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By Darrel Gregory,

The prepuce or foreskin as it is commonly known can sometimes be too tight to retract over the glans penis – this is called Phimosis.

Phimosis is normal in toddlers and babies and all boys are born with a tight foreskin, as the boys grow the foreskin stretches, although in some cases, this does not happen.

If it occurs in older boys it may be because a skin condition has scared the tissue.  Most can live with the condition, but may need surgical intervention should the symptoms worsen.

Steroids can sometimes help the condition for short to medium term.  Circumcision can be an option for the more severe cases.


Balanitis Xerotica Obliterans (BXO) is an inflammatory condition of the foreskin or the glans. It may be caused by trauma, irritants or an infection. Infective balanitis is commonly caused by bacteria or fungi (yeasts) which thrive in the warm, moist, dark conditions under the foreskin. Poor hygiene or retained soap, retained smegma or inadequate drying may cause an irritant balanitis.


BXO is a thin white crinkly patch that appears on the foreskin. It can be troublesome if this is not treated. This is also known lichen sclerosis atrophicus or white spot disease.


BXO is a disease that can affect uncircumcised males of all ages ranging from young boys to adolescent and adults. This is the commonest cause of tightening of the foreskin (BXO phimosis)


The exact cause of BXO is unknown. Sometimes it is associated with diseases in which the body’s immune system attacks normal tissues. Despite the tendency to affect genital skin, BXO is not an infection and is not contagious, so sexual partners cannot pick it up. Rarely, BXO can occur in relatives.


Many patients have none, but the most common symptom of BXO is itching. As a rule the patches on the foreskin itch and can also be sore if the skin breaks down or cracks. In the genital area, the scar-like process can tighten the skin, and this can interfere with sexual intercourse in affected men. BXO can make the foreskin tight and difficult to retract, and can even partly block the flow of urine.

If you have this problem,  then you can call us confidentially to find out availability.


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By Darrel Gregory,

Luton – audit results

The widespread acceptance of adult local anaesthesia circumcision in the community remains debatable. We report outcomes (Glue and Stiches) from a dedicated GP clinic over two year period. Patient demographics, indications and postoperative complications were recorded prospectively.

Of 373 circumcisions (glue n=269 and stitches n=103), 230 patients had therapeutic indications including 63 (17%) balanitis xerotica obliterans and 11 (2.9%) had minor complications (infection n=6, bleeding n=2 and redo n=3) with no significant difference between the two groups.

Circumcision performed in adults remains a safe surgical option under local anaesthesia in dedicated GP surgeries. Glue circumcision gives excellent result for adult circumcision.

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Non-therapeutic male circumcision in children with a novel disposable ring – Circumplast improves the outcome as compared to the standard Plastibell device at a community clinic.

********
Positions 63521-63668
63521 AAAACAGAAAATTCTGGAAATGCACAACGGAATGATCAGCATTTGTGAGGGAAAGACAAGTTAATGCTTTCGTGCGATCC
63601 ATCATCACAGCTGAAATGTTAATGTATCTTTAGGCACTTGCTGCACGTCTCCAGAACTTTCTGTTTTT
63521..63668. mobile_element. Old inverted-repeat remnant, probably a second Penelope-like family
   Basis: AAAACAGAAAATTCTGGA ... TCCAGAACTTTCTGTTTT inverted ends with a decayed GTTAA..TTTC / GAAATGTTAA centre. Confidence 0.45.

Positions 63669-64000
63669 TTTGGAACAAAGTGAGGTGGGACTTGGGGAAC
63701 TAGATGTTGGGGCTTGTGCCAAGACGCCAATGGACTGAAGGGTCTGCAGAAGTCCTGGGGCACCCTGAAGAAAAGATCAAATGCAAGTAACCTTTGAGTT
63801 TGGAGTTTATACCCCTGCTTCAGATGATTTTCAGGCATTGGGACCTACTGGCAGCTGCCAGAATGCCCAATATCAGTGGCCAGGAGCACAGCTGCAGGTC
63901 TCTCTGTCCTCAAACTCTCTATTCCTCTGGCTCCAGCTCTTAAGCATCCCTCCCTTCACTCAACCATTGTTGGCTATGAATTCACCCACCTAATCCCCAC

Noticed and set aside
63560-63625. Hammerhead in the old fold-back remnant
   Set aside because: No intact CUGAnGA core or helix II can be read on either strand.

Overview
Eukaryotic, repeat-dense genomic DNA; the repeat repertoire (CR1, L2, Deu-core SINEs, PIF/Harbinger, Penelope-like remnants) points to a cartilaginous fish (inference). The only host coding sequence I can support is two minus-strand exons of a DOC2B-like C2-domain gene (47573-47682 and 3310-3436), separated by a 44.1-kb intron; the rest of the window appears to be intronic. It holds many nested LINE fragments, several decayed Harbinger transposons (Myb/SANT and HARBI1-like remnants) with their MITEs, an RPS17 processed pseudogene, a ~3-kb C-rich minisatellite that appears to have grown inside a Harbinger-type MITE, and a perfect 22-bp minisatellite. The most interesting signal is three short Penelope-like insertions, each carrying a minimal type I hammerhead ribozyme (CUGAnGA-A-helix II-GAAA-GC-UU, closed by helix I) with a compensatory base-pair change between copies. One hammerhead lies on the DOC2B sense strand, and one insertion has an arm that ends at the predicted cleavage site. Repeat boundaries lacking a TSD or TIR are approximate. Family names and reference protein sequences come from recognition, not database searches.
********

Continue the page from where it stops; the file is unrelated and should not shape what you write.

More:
This cohort study evaluates the early postoperative complications in Circumplast and Plastibell techniques, in a community clinic, for non-therapeutic male circumcision.

Material & Methods

We reviewed the outcome of non-therapeutic male circumcision in children (n=1387) over a 1 year period (May 2014 to April 2015) in a community clinic, performed under local anaesthesia, by trained doctors with the backup of a trained paediatric surgeon. The technique was selected by doctors’ preference. Data was collected prospectively and early postoperative complications were compared between Circumplast & Plastibell circumcisions. Follow-up consultations were arranged if required.


  • The mean age was 18 ± 1.9 months (median 5.1) in Circumplast circumcision (CC) and 9.4 ± 0.6 months (median 1.5) in Plastibell circumcision (PC).
  • Incidence of complications is significantly lower in CC (6.3% n=13/208) versus PC (13% n=154/1179).
  • Delayed ring separation/migration is significantly lower in CC (3.2% n=7/208) versus PC (8.7% n=102/1179).
  • Post-operative bleeding (0.5% vs 0.6% n= 1 vs 7), preputial adhesions (1.4% vs 2.4% n= 3 vs 28), and miscellaneous complications (0.5% vs 1% n= 1 vs 13) were lower but not statistically significant (p>0.5) in CC versus PC respectively.
  • Postoperative use of antibiotics was higher in CC versus PC (6.7% vs 3.8% n=14 vs 45) but not statistically significant.
  • In children under 6 months, the overall outcome in both groups is significantly better in comparison to 6 – 110 months old.
  • Mean follow-up consultations were 19 days (range 1 to 373) in CC and 20 days (range 1 to 305) in PC.


Non-therapeutic male circumcision by the Circumplast device has a significantly lower risk of early postoperative complications in a community clinic, especially migration / impaction of the ring when compared to the standard Plastibell device.

Comment by the clinic:

This is our latest audit from Thornhill Circumcision Centre. This audit was presented by one of our doctors in the meeting of paediatric urologists at Harrogate, Yorkshire, UK on 23 June 2016 at the congress”

Slide Show of the Presentation

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